27 April 2016 Noncontact blood perfusion mapping in clinical applications
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Non-contact imaging photoplethysmography (iPPG) to detect pulsatile blood microcirculation in tissue has been selected as a successor to low spatial resolution and slow scanning blood perfusion techniques currently employed by clinicians. The proposed iPPG system employs a novel illumination source constructed of multiple high power LEDs with narrow spectral emission, which are temporally modulated and synchronised with a high performance sCMOS sensor. To ensure spectrum stability and prevent thermal wavelength drift due to junction temperature variations, each LED features a custom-designed thermal management system to effectively dissipate generated heat and auto-adjust current flow. The use of a multi-wavelength approach has resulted in simultaneous microvascular perfusion monitoring at various tissue depths, which is an added benefit for specific clinical applications. A synchronous detection algorithm to extract weak photoplethysmographic pulse-waveforms demonstrated robustness and high efficiency when applied to even small regions of 5 mm2. The experimental results showed evidences that the proposed system could achieve noticeable accuracy in blood perfusion monitoring by creating complex amplitude and phase maps for the tissue under examination.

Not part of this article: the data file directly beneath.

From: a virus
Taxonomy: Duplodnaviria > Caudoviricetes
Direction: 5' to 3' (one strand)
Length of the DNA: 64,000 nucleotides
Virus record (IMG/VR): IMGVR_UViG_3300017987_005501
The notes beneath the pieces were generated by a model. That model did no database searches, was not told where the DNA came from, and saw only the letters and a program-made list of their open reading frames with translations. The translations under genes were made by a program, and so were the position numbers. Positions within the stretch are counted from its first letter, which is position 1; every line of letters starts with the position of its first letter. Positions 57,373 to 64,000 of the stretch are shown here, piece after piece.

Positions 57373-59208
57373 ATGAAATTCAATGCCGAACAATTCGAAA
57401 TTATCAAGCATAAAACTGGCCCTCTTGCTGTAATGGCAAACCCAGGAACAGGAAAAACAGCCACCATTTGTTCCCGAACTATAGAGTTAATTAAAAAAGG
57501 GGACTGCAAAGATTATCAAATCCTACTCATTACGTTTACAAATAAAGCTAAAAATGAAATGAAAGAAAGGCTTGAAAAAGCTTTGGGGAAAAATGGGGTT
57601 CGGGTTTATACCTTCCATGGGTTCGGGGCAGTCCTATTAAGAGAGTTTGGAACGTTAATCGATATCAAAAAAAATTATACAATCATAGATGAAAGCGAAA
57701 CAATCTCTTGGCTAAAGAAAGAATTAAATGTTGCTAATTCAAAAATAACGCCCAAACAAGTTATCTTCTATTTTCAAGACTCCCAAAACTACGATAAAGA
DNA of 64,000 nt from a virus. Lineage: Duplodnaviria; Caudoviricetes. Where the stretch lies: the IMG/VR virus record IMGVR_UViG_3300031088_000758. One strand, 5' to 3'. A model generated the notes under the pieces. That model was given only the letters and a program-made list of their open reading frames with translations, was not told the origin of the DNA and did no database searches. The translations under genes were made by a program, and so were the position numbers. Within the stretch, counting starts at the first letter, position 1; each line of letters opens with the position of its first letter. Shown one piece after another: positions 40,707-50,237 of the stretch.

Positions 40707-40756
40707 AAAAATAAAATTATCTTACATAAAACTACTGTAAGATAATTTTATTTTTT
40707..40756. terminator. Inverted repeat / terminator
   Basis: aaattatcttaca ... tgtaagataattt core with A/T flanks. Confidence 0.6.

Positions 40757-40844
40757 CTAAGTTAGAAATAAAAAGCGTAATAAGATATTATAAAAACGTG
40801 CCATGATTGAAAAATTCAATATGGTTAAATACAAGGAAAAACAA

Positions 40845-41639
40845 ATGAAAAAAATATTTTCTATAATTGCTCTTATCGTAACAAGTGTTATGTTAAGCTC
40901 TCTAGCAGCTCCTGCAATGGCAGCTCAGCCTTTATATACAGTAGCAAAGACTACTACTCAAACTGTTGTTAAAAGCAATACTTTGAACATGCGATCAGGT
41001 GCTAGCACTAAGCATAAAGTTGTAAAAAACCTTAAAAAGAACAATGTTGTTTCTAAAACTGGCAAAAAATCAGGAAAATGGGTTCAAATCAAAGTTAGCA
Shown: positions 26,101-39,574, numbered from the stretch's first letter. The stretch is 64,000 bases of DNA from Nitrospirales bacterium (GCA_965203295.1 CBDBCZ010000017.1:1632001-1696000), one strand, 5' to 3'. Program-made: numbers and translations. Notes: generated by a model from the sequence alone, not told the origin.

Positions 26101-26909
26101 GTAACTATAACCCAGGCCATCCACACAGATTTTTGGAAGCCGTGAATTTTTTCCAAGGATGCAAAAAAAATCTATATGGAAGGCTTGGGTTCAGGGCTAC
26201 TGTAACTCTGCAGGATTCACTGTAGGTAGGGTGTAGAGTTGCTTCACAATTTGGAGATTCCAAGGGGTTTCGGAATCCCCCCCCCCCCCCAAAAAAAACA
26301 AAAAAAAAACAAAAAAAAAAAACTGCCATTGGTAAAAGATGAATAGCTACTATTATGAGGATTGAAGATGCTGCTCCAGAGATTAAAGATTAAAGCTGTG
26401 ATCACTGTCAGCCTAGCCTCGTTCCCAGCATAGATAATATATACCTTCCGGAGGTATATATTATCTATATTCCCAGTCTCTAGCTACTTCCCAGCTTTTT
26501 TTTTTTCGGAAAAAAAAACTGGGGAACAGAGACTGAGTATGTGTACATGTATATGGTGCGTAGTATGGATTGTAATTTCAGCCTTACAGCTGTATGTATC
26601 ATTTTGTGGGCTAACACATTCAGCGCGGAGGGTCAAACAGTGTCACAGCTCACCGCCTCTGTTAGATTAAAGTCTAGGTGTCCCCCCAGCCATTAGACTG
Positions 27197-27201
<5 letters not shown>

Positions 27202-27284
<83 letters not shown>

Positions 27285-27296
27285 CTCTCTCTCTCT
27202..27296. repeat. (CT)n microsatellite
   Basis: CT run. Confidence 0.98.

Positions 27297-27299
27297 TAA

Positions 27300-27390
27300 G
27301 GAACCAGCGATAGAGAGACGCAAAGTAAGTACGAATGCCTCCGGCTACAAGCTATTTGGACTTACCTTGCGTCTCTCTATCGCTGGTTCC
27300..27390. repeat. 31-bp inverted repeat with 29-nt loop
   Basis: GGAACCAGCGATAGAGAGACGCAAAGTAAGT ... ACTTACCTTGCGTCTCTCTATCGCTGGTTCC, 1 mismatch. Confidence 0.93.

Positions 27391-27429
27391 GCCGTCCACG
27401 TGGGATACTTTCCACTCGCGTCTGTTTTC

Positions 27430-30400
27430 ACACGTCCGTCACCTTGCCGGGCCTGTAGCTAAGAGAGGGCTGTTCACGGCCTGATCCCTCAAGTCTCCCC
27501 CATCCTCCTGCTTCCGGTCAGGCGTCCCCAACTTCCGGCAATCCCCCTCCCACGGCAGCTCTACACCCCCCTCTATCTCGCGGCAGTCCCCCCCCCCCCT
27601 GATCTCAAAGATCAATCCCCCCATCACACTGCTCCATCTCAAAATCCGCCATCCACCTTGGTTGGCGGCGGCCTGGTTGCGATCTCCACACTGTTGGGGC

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Dmitry Iakovlev, Dmitry Iakovlev, Vincent Dwyer, Vincent Dwyer, Sijung Hu, Sijung Hu, Vadim Silberschmidt, Vadim Silberschmidt, } "Noncontact blood perfusion mapping in clinical applications", Proc. SPIE 9887, Biophotonics: Photonic Solutions for Better Health Care V, 988712 (27 April 2016); doi: 10.1117/12.2225216; https://doi.org/10.1117/12.2225216

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